Parshat Ki Tisa: Searching
וּמֹשֶׁה֩ יִקַּ֨ח אֶת־הָאֹ֜הֶל וְנָֽטָה־ל֣וֹ ׀ מִח֣וּץ לַֽמַּחֲנֶ֗ה הַרְחֵק֙ מִן־הַֽמַּחֲנֶ֔ה וְקָ֥רָא ל֖וֹ אֹ֣הֶל מוֹעֵ֑ד וְהָיָה֙ כׇּל־מְבַקֵּ֣שׁ יְהֹוָ֔ה יֵצֵא֙ אֶל־אֹ֣הֶל מוֹעֵ֔ד אֲשֶׁ֖ר מִח֥וּץ לַֽמַּחֲנֶֽה׃
Moses would take the Tent and pitch it outside the camp, at some distance from the camp. It was called the Tent of Meeting, and whoever sought God would go out to the Tent of Meeting that was outside the camp.
A story is told of a little girl who would run into the nearby woods to pray. She would do this so often that her mother would lose track if she was at home or in the woods. One afternoon, frustrated that her daughter was not at home, the mother took to the woods in search of her daughter. She found her in a quiet, grassy clearing, eyes closed in contemplation. “Why do you come here to pray?” the mother asked. “God is everywhere, so why do you need to come here? Surely God is just as much at our home as here.” Her daughter replied, “It’s true that God is everywhere, and in that case this place is no different than our home. But when I come to the woods, I am different.”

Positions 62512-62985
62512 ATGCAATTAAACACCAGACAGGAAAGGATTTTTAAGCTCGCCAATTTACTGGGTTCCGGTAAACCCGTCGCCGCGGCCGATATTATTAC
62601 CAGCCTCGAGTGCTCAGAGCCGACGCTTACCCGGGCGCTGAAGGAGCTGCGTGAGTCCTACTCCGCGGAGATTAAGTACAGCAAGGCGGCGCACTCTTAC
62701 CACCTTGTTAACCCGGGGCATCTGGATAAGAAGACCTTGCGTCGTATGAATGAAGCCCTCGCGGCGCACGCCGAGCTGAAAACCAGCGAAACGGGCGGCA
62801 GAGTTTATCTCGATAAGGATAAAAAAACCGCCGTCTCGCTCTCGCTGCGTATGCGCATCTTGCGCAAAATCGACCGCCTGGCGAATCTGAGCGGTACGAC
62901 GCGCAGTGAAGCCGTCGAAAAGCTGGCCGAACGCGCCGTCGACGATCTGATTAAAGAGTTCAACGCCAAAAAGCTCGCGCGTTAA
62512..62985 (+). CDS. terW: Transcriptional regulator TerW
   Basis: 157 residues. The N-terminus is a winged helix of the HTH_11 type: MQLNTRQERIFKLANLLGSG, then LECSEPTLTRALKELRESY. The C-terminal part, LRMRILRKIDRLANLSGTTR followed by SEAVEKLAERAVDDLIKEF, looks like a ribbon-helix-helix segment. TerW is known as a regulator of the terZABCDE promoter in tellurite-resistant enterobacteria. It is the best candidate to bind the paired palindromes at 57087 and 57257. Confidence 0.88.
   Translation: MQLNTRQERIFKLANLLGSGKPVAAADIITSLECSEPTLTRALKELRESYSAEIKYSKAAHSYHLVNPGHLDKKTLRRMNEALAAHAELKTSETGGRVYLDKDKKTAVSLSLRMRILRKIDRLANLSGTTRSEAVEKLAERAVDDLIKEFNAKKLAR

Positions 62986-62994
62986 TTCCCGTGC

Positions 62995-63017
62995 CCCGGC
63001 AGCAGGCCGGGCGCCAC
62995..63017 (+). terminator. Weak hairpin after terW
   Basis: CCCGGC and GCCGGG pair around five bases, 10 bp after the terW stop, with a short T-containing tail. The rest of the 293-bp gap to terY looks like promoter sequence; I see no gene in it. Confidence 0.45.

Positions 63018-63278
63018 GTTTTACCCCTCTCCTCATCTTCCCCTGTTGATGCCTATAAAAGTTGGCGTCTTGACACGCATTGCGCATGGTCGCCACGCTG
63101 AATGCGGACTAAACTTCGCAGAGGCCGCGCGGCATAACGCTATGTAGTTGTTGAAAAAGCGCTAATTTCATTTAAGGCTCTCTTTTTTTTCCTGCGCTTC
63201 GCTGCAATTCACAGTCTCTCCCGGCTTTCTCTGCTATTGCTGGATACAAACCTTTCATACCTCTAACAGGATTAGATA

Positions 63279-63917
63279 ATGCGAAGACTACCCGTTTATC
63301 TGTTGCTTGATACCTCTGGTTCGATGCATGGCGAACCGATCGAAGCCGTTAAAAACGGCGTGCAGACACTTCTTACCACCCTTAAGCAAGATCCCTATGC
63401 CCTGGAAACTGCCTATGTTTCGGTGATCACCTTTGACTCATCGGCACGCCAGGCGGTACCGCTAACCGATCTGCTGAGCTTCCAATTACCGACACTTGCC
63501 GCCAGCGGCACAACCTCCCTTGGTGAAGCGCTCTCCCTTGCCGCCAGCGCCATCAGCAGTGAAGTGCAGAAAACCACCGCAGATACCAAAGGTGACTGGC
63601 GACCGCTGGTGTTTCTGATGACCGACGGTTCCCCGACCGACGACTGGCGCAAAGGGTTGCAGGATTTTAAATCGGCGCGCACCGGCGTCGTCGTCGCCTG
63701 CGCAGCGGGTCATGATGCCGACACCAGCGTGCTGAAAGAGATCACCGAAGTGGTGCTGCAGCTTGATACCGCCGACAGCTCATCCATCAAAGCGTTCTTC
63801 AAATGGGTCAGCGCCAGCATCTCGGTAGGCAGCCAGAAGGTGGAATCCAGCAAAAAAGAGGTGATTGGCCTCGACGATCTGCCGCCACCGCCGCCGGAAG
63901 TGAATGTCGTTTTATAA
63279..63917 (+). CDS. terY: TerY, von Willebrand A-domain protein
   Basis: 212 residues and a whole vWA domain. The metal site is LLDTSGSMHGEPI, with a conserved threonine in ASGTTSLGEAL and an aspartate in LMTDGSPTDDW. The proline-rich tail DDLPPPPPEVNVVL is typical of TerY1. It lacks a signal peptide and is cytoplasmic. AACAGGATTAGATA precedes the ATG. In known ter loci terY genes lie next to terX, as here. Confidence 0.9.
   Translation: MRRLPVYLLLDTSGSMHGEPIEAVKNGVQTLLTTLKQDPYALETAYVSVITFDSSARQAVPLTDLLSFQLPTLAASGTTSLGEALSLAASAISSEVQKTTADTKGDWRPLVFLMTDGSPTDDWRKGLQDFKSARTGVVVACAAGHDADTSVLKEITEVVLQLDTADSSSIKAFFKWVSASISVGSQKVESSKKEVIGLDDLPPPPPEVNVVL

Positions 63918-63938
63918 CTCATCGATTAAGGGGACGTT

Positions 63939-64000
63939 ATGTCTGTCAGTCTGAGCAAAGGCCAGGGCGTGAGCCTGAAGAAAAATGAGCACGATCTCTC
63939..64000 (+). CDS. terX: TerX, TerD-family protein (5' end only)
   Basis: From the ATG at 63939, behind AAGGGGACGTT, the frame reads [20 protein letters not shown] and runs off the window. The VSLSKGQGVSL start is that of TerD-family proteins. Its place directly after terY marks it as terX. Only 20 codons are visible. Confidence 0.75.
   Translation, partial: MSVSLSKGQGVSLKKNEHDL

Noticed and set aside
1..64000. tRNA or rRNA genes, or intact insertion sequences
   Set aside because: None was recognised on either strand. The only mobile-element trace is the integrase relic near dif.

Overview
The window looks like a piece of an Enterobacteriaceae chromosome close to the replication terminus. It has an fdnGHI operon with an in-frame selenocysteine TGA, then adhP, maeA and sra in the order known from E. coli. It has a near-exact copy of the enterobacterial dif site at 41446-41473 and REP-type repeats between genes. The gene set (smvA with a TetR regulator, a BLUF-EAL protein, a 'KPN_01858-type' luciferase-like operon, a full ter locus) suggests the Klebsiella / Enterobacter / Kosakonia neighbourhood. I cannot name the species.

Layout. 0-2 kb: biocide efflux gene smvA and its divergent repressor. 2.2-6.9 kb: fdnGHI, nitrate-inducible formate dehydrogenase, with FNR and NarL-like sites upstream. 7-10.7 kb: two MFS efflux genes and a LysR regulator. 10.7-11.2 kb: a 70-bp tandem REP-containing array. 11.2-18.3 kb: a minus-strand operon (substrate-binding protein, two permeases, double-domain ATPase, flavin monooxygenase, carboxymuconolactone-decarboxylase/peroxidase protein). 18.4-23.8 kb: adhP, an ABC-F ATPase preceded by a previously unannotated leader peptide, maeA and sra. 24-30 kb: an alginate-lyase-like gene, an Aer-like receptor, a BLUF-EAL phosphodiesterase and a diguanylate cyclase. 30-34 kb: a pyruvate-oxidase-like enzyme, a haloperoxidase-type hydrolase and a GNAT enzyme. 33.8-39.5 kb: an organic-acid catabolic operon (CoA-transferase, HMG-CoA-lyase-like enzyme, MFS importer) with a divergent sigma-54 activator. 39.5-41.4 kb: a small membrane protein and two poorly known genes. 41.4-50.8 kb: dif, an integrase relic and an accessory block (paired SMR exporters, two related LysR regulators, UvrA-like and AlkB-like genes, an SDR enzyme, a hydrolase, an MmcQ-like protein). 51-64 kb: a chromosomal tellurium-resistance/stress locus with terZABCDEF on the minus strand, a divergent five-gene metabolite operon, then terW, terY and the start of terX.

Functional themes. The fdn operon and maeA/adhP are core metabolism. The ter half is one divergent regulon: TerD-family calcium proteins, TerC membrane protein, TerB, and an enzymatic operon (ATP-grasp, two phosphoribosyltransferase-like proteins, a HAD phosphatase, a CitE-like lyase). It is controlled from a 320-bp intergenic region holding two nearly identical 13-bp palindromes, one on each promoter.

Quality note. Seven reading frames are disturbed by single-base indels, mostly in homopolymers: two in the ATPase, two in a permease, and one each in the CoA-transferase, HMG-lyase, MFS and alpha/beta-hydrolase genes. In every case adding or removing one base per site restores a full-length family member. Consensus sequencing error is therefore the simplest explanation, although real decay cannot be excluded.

Why do we go to shul? Why do seek places of beauty like a mountain top, or find connection at places like the Western Wall, when God is everywhere? At the dedication of the first temple, King Soloman himself proclaimed that God’s presence pervaded the whole universe when he said “even the highest heaven, cannot contain you. How much less this temple I have built!”
Though God is everywhere, there are places where we are different – places where our eyes see differently, our ears hear differently, and our heart opens wider. For those on a spiritual journey, we can take a lesson from this. God is always closer than we think, but sometimes we need to move outside the camp to have the heart to understand.